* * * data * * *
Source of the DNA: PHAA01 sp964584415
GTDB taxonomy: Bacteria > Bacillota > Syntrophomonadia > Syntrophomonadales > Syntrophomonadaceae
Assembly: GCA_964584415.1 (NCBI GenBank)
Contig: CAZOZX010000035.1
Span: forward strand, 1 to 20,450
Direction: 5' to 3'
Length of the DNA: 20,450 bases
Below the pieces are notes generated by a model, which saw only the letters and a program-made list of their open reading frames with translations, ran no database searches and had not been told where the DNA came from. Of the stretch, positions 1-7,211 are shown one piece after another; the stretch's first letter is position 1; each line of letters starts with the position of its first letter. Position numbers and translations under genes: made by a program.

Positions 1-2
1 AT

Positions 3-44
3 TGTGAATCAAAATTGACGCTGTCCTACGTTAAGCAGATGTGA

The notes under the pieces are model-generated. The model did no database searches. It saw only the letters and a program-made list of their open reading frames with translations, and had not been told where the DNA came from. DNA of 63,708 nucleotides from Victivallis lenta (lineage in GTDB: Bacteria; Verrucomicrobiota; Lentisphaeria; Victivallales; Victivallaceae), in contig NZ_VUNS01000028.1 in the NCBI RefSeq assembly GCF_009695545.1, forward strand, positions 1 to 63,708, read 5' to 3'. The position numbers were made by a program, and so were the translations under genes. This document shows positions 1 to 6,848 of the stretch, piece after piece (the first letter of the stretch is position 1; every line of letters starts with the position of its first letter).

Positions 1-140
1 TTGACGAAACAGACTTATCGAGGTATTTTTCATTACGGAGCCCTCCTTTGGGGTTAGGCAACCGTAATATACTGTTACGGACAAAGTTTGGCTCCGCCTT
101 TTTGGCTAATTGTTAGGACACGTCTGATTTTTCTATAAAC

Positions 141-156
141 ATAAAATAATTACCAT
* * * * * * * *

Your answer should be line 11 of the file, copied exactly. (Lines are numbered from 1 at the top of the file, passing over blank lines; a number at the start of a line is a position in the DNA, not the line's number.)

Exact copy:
Positions 3-44